Kappa-2 Bootis is Asellus Tertius, the third donkey, at magnitude 4.53. It is another A7IV white subgiant, much farther away still at 163 light years.


Planets of Bootes

Tau Bootis (RA: 13h47m15.224s DE:+1727'25.60")

Bootes contains ten stars known to support planetary systems, and one of these stars is easily visible to the naked eye. It is Tau Bootis, with a magnitude of 4.5, and only 49 light years away. It is a F7V yellow main sequence star with one planet discovered so far almost four times larger than Jupiter.

The remaining nine planet hosting stars in Bootes are all very far away, beyond naked eye visibility, with massive gas giant planets. For more information on these and other extrasolar planets, visit NASA's New Worlds Atlas, and The Open Exoplanets Catalogue.



Deep Skies of Bootes

NGC 5248 (RA: 13h37m 30.0s DE:+0853'00")

The true treasures of this constellation are beyond naked eye visibility, and accessible only through telescopes. Through the eyes of Hubble and other large scopes, Bootes comes alive with amazing visions of far away galaxies. The first of these is NGC 5248, also known as Caldwell 45. It is a beautiful spiral galaxy about 60 million light years away, sporting long, extended spiral arms. With a magnitude of 10.3, it is beyond the reach of most smaller scopes.

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NGC 5248 - Spiral Galaxy - Adam Block/Mount Lemmon SkyCenter/University of Arizona - March, 2011

NGC 5754 and NGC 5752 (RA: 14h45m 54.5s DE:+3840'08")

Moving out to a distance of 200 million light years, and well into the realm of large telescopes at magnitude 14.1, we find the large face-on spiral galaxy NGC 5754 colliding with the smaller, edge-on galaxy NGC 5752 below it.

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NGC 5754/5752 - Hubble Space Telescope - April, 2008

VV 340 - UGC 9618 - Arp 302 (RA: 14h57m 0.90s DE:+2437' 1.7")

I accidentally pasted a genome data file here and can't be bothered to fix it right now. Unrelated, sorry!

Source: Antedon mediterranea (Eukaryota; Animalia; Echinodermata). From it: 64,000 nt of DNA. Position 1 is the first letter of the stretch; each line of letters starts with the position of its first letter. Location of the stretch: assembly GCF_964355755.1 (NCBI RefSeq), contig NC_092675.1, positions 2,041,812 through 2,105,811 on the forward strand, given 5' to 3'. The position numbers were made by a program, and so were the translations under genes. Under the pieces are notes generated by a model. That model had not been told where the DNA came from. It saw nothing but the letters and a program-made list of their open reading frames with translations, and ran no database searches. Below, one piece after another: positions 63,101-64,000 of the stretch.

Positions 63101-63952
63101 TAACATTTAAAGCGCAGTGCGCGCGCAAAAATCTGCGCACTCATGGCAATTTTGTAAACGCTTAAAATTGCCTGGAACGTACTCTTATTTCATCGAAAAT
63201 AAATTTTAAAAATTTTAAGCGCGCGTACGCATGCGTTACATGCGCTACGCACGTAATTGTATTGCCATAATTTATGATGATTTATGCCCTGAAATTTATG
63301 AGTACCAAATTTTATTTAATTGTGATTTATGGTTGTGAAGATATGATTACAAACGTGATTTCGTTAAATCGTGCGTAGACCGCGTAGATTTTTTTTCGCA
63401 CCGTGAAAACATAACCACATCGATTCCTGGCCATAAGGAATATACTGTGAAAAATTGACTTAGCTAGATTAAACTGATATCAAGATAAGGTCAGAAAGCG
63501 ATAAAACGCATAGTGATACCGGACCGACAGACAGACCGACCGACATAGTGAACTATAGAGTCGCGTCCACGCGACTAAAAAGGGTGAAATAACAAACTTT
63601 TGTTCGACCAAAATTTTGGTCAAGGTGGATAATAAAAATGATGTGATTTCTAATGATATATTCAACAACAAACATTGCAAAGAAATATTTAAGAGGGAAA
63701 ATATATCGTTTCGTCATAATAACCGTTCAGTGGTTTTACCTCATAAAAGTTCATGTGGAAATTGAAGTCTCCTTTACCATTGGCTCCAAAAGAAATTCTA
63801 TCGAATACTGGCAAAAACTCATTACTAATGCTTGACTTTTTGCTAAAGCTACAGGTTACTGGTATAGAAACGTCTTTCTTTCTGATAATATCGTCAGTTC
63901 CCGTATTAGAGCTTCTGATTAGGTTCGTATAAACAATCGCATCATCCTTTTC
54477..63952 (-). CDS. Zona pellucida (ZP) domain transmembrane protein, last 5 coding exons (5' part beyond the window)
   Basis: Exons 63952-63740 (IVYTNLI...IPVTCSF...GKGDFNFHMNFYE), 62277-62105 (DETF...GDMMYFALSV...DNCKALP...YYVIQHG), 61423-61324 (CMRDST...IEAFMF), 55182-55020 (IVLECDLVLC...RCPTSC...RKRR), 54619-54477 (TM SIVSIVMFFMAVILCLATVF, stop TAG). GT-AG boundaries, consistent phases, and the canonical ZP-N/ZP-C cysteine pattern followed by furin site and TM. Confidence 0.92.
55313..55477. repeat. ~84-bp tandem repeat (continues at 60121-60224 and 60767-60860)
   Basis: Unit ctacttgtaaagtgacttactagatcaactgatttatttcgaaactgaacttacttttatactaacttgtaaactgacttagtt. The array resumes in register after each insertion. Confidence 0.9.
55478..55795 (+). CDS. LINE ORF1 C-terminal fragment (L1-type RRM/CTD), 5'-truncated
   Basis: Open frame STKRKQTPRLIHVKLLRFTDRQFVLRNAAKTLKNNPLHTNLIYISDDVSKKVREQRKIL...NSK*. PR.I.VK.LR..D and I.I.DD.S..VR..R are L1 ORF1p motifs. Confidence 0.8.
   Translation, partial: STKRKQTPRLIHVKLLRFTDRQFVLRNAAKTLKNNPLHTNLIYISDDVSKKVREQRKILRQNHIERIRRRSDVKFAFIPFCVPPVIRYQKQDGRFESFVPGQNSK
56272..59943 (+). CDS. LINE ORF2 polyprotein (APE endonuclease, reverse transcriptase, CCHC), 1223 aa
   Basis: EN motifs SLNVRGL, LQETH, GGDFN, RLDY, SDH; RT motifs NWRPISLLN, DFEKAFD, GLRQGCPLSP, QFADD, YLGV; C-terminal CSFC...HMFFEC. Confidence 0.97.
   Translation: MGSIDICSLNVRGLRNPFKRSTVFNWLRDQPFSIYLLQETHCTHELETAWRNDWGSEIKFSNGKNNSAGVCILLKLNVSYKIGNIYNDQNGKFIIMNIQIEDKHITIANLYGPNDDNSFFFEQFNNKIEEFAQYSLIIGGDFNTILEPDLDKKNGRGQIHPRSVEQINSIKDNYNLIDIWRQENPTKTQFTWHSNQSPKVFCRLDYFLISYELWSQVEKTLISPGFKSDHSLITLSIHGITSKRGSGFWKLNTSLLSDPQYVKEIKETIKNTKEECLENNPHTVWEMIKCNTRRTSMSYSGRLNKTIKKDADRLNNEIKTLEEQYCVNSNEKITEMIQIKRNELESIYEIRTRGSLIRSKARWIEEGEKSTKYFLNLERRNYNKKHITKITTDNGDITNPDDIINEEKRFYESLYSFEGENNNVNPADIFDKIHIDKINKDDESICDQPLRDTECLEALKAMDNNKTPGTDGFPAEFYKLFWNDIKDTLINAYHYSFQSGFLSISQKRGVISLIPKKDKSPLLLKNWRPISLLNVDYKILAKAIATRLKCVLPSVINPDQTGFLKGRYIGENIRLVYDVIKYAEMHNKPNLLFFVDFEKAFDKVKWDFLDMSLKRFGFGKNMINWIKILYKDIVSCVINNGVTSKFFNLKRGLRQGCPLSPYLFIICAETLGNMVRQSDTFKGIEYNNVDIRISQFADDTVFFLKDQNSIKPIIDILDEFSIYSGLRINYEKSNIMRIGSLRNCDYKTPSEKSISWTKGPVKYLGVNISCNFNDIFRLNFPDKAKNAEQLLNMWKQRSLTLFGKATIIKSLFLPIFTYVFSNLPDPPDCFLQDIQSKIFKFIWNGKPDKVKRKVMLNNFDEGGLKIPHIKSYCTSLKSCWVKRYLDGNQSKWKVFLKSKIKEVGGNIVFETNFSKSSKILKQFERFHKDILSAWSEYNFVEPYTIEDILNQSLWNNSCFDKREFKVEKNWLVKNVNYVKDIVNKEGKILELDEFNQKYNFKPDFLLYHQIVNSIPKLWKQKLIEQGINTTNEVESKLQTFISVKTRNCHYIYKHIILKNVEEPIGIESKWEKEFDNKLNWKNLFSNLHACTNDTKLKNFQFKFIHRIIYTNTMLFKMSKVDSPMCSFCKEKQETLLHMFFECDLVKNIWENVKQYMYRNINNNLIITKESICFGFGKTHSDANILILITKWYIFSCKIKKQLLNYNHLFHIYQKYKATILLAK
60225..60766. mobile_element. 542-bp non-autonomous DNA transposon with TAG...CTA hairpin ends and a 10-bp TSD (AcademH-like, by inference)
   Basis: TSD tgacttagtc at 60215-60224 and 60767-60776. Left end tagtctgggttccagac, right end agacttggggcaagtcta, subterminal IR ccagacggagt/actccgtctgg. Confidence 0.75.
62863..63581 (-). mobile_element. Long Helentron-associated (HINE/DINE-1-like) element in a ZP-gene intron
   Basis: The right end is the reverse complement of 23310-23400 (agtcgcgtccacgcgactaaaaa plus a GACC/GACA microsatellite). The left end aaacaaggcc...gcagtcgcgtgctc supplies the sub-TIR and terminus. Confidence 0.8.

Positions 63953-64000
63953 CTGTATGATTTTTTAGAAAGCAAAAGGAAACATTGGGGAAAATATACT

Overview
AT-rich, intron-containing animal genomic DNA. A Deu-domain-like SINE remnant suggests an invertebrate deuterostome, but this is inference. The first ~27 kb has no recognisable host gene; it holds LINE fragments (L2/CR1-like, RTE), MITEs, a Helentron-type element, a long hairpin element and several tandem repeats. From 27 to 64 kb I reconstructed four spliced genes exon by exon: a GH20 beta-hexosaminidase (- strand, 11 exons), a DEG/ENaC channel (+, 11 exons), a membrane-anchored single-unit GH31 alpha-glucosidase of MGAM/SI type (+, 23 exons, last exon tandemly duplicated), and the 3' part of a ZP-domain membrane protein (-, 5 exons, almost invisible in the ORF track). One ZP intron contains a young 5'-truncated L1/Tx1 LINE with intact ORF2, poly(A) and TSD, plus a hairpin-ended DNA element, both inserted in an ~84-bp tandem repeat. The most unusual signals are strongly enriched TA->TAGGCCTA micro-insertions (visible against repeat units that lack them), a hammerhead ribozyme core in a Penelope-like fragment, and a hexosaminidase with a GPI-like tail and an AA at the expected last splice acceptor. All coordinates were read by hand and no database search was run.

Jumping out even farther to the mind numbing distance of 450 million light years, are the colliding galaxies of VV 340 (Arp 302)

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VV 340 (UGC 9618, Arp 302) - Hubble Space Telescope - April, 2008

VV 705 - Markarian 848 (RA: 15h18m 6.123s DE:+4244'44.59")

Way out at the astounding distance of 550 million light years, the merging galaxies of VV 705 (Markarian 848) form a striking image, dramatically demonstrating the violence of two colossal colliding galaxies tearing each other to pieces.

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VV 705 (Mrk 848) - Hubble Space Telescope - April, 2008







Winter: Orion   Canis Major   Canis Minor   Monoceros   Lepus   Eridanus   Taurus   Auriga   Camelopardalis   Lynx   Gemini   Cancer  
Spring: Hydra   Sextans   Crater   Corvus   Leo   Leo Minor   Ursa Major   Ursa Minor   Canes Venatici   Coma Berenices   Virgo   Bootes  
Summer: Draco   Corona Borealis   Hercules   Ophiuchus   Serpens   Libra   Scorpius   Sagittarius   Scutum   Aquila   Sagitta   Vulpecula   Lyra   Cygnus  
Autumn: Andromeda   Perseus   Pegasus   Cassiopeia   Cepheus   Cetus   Lacerta   Delphinus   Equuleus   Capricornus   Aquarius   Pisces   Aries   Triangulum  
Southern Skies: Centaurus   Crux   Lupus   Corona Australis   Piscis Australis   Sculptor   Tucana   Fornax   Dorado   Columba   Puppis   Carina   Vela